2. Encourage effective teamwork – We need to make teamwork essential for success, knowing that the impact of a team is greater than the sum of the individual members. Ideas come from individuals; success from teamwork.
  3. Build empathy to see issues from multiple viewpoints – Students who are developing their ability to understand and share the feelings of others are more able to step outside of their own perspective to see issues from multiple points of view. Boss is correct that “innovation doesn’t happen in a vacuum.” We need to help students understand the needs and viewpoints of others in order to help them consider multiple options and ideas.
  4. Uncover passion – Passion motivates us to continue despite facing steep odds and failures. We need to help students discover their passions as a way to encourage innovative thinking. The Motivation MAP can help in this, especially when we think about student voice and choice (the ‘A’ and ‘P’ in the MAP).
  5. Amplify worthy ideas – Again – innovation doesn’t happen in a vacuum. Students need to be able to do more than come up with their own ideas. They need to critically assess other ideas and determine which ones to support – and then go about supporting them by sharing and promoting other’s good thinking.
  6. Know when to say no – If new ideas are not working out, a key component in innovating (and, by extension, the ‘M’ in the MAP) is learning what doesn’t work without fear of failure. It is okay for students to look for potential problems and know when to say no, whether through experience, observation or planning. Remember – Finding out what doesn’t work lets us eliminate options that we first thought were plausible.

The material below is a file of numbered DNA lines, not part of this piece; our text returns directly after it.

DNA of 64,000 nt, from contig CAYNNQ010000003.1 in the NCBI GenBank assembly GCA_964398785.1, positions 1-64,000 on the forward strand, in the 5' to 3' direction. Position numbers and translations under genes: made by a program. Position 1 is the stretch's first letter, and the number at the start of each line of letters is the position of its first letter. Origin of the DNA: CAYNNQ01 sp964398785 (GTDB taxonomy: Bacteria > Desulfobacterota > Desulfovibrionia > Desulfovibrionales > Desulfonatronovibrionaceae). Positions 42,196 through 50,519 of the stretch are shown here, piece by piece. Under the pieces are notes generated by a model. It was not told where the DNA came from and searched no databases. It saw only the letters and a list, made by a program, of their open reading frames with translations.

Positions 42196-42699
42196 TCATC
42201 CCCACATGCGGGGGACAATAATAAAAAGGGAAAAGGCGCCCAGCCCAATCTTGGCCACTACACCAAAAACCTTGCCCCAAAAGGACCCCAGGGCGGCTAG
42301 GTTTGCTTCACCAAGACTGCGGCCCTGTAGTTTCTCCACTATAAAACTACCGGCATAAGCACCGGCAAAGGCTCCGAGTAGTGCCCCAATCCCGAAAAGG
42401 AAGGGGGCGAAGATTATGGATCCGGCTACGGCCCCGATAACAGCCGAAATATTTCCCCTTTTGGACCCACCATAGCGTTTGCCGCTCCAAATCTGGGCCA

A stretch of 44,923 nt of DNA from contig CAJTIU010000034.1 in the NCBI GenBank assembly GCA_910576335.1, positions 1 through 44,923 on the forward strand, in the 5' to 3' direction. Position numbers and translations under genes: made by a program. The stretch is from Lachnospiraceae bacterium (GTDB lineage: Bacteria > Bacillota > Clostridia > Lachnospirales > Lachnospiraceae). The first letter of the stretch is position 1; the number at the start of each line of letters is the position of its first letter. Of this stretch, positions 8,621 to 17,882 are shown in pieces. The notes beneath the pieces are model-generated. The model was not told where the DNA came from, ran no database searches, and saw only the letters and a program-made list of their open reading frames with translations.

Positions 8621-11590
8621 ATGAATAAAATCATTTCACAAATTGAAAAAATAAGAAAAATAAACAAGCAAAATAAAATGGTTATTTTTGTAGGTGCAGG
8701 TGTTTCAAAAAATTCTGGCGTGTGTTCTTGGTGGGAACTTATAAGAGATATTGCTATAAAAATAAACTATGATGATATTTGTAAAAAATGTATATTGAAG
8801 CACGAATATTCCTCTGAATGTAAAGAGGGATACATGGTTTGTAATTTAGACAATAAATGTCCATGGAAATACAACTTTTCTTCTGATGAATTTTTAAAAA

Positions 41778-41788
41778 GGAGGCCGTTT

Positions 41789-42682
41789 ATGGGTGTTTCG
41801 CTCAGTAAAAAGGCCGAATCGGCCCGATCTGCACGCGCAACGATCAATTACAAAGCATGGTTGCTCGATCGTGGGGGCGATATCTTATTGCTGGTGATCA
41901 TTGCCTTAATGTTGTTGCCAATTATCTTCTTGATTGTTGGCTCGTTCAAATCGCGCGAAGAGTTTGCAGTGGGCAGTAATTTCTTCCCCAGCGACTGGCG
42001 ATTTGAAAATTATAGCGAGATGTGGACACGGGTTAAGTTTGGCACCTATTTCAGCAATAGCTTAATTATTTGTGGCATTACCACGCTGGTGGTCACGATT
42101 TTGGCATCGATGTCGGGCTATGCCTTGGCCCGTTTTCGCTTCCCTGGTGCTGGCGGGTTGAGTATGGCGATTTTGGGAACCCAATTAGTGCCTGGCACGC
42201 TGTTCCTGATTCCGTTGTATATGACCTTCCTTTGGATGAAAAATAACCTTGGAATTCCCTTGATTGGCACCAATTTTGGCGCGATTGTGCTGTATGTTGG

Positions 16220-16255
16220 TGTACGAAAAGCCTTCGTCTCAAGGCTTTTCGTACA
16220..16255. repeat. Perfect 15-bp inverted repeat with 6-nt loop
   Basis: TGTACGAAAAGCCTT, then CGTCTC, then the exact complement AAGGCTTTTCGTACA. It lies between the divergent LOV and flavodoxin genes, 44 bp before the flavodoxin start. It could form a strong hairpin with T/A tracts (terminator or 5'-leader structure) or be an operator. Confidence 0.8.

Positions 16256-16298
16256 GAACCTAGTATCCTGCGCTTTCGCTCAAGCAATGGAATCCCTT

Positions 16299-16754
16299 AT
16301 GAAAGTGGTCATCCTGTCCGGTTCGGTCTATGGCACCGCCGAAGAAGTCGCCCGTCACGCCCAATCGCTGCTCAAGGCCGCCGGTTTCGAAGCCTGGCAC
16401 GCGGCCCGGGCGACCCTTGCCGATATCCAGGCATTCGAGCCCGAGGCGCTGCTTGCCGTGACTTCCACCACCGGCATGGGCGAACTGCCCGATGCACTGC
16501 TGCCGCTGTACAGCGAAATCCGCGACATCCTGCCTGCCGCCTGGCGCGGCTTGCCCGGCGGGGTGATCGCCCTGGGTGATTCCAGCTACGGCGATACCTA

7. Encourage breakthroughs – Celebrate higher levels of innovation and creativity that go beyond the formal curriculum – a “show me” category of something new, unique or impact.

Given these key practices, teachers can help students learn how to:

  • brainstorm, borrow, adapt or improve on existing ideas (in support of  #1 above)
  • frame problems (#1)
  • research in order to better understand ideas (#1)
  • listen to each other (#2)
  • help and support each other (#2)
  • reflect on group interactions and progress (#2)
  • pause and be more observant of what is happening around them (#3)
  • ask questions that challenge preconceptions (#3)
  • draw inferences based on their observations (#3)
  • connect with others from outside their peer groups (#3)
  • interview others to uncover diverse perspectives (#3)
  • present clearly and passionately on topics that interest them (#4)